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Helen of Sparta by Amalia Carosella

Monday, March 9, 2015

Publisher: Lake Union Publishing
Source: Netgalley
Rating: 4/5

Synopsis from Goodreads:
Long before she ran away with Paris to Troy, Helen of Sparta was haunted by nightmares of a burning city under siege. These dreams foretold impending war—a war that only Helen has the power to avert. To do so, she must defy her family and betray her betrothed by fleeing the palace in the dead of night. In need of protection, she finds shelter and comfort in the arms of Theseus, son of Poseidon. With Theseus at her side, she believes she can escape her destiny. But at every turn, new dangers—violence, betrayal, extortion, threat of war—thwart Helen’s plans and bar her path. Still, she refuses to bend to the will of the gods. A new take on an ancient myth, Helen of Sparta is the story of one woman determined to decide her own fate.
As I've said a few times on this blog, I enjoy reading these reinterpretations of Greek myths, so when I was browsing Netgalley and saw Helen of Sparta I just had to request it. I'm glad to report I was not disappointed and I really liked Helen of Sparta. I tend to have set reading times - the commute and bedtime - and rarely break habit but I actually sat down and finished this book last Saturday afternoon.

"I will be your father figure ..." I could not stop this song from playing over and over in my head whilst reading this book. Sometimes it was hard to believe or appreciate the Helen and Theseus romance due to the huge age gap. Yes, it was a different time and yes, Theseus didn't look his age but I still found the song creeping into my mind. I appreciate Amalia Carosella's ageing of the younger characters so that it wasn't really creepy but it was still...awkward. At times. However, certainly not awkward enough to stop me reading because as I said before, I raced through this book!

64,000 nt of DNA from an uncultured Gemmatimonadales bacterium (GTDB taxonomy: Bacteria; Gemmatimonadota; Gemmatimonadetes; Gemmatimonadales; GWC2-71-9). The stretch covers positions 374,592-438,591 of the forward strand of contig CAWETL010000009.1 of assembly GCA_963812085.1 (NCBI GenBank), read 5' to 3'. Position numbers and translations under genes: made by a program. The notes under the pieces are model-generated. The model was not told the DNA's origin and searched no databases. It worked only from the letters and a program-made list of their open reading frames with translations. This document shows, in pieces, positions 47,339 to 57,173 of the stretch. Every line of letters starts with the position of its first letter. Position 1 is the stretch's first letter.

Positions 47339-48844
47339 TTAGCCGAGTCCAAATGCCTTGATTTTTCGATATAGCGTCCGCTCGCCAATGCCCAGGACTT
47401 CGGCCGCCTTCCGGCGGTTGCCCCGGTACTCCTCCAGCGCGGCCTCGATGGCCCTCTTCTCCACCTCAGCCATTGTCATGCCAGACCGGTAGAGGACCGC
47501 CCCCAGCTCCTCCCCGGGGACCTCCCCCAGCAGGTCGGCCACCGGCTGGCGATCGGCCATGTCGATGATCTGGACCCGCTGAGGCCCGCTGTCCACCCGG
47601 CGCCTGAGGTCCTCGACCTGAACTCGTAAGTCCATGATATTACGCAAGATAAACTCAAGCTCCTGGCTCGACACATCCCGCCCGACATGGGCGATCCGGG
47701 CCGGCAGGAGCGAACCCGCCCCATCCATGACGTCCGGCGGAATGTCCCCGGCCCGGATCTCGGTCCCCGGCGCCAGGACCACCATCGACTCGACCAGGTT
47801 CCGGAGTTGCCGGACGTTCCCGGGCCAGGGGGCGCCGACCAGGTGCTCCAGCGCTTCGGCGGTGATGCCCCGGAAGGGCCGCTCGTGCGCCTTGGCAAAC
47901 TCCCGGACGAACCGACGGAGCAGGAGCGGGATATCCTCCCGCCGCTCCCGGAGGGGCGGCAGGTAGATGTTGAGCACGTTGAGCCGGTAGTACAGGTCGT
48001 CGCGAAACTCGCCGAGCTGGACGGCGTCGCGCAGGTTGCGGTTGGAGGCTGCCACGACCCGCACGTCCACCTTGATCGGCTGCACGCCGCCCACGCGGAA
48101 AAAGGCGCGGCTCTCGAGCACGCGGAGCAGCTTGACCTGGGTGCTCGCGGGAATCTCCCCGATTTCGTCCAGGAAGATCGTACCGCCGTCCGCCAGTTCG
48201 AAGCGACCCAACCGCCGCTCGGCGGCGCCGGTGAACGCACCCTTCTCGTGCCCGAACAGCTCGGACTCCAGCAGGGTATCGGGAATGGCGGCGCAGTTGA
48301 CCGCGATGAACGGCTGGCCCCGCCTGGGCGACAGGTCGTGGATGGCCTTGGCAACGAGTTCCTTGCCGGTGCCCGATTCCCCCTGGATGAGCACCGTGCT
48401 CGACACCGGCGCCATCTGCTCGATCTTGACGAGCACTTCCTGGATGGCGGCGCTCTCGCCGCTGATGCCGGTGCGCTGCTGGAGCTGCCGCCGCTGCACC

All of the characters were well written and I liked that the gods and godesses turned up now and then - it's always more fun that way. I loved the showcase of interesting women in a time that didn't necessarily appreciate women. We had Aethra who was as good a mother-in-law as you could ever want and also a high priestess who commanded respect. Then there was Helen's mother, Leda, who was still smarting from her encounters with Zeus (quite rightly?!) and unfortunately she took this out on Helen. There has to be a villainess but I liked the fact Amalia Carosella let us know the reasoning behind Leda's spitefulness. We also get to meet Athena briefly, which is always a treat. Finally, there's Helen and I definitely think Amalia Carosella achieved her goal of showing Helen as more than just 'the face that launched a thousand ships'. I sympathised with her greatly.

Helen of Sparta was well written - an easy read (considering the enormity of tackling this myth ) without being too simplistic. I'm no expert in Greek mythology or classical civilisation but it is obvious Amalia Carosella knows her stuff. There were some good action scenes and this book was certainly more than just a romance. However, it took a while to get used to the switching back and forth from first person to third person. Personally, I think it would have been just as effective if it had all been in the third person but the first person wasn't distracting. I read a lot of YA, which is often written in the first person, so it didn't bother me too much.

Overall, I thoroughly enjoyed this book and I really, really hope a sequel is in the works given the ending! If you like Greek mythology, retellings, or May-December romances (!) I would highly recommend Helen of Sparta.

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